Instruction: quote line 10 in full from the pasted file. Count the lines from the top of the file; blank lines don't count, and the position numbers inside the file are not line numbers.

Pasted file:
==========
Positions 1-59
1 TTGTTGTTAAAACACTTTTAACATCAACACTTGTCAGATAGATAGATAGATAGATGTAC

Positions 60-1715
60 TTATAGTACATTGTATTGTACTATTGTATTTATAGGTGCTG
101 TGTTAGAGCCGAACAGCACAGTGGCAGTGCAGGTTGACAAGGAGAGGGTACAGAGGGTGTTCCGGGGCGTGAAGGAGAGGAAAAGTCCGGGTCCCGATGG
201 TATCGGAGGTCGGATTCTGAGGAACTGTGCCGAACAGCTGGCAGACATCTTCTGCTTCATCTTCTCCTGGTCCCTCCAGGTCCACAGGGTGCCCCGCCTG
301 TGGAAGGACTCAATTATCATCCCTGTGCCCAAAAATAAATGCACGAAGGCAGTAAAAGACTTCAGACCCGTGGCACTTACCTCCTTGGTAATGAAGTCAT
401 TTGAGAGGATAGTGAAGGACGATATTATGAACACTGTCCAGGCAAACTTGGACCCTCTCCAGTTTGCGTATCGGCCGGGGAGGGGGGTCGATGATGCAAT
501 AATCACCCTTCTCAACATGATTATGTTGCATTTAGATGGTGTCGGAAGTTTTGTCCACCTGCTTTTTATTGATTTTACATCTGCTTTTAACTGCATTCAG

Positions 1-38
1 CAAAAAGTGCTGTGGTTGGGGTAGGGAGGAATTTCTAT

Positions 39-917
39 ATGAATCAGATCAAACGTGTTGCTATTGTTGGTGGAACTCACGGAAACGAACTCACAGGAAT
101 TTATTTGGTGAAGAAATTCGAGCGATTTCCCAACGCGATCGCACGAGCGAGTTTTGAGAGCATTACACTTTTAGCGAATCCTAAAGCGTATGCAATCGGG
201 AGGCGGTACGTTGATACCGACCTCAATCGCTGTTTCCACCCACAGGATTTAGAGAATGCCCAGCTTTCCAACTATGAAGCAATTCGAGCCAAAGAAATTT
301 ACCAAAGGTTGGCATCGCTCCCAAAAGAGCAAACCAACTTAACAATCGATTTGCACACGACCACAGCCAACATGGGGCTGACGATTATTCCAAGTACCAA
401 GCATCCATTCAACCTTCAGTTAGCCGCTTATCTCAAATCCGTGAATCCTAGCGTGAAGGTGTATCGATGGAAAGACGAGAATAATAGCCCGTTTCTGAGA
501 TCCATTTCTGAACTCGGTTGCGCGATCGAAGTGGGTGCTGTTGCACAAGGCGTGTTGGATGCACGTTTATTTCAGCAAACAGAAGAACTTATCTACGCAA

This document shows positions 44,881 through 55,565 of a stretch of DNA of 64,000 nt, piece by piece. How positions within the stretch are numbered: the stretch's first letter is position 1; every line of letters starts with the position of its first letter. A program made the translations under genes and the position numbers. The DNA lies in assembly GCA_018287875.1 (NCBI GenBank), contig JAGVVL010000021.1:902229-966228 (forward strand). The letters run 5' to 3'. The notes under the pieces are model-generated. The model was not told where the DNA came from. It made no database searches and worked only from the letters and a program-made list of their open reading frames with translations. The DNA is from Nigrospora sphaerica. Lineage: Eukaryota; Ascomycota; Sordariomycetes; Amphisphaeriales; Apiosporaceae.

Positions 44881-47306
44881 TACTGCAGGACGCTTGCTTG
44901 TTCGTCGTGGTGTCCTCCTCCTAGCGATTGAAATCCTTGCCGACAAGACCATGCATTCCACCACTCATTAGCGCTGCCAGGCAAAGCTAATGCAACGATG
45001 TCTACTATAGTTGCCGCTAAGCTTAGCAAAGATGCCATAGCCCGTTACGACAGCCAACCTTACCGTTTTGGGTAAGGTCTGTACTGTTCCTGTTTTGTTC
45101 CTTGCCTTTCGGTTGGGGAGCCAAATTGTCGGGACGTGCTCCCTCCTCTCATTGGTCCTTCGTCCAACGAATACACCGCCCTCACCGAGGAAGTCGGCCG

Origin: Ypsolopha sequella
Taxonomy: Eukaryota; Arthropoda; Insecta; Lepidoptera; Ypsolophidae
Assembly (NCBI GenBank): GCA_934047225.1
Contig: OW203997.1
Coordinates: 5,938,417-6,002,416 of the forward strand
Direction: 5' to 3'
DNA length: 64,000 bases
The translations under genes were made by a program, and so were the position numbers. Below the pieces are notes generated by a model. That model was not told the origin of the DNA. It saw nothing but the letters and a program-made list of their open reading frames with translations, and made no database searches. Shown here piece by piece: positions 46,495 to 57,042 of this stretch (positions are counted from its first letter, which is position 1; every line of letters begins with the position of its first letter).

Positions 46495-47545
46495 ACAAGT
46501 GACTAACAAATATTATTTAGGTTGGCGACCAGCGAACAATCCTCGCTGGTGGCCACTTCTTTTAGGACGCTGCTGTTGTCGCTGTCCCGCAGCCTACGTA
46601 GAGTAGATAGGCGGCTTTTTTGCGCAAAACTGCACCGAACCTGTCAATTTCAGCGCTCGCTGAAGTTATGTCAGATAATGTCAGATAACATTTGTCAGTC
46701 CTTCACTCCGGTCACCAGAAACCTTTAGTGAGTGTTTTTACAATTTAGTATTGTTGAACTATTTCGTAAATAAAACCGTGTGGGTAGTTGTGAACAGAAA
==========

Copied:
Positions 1-38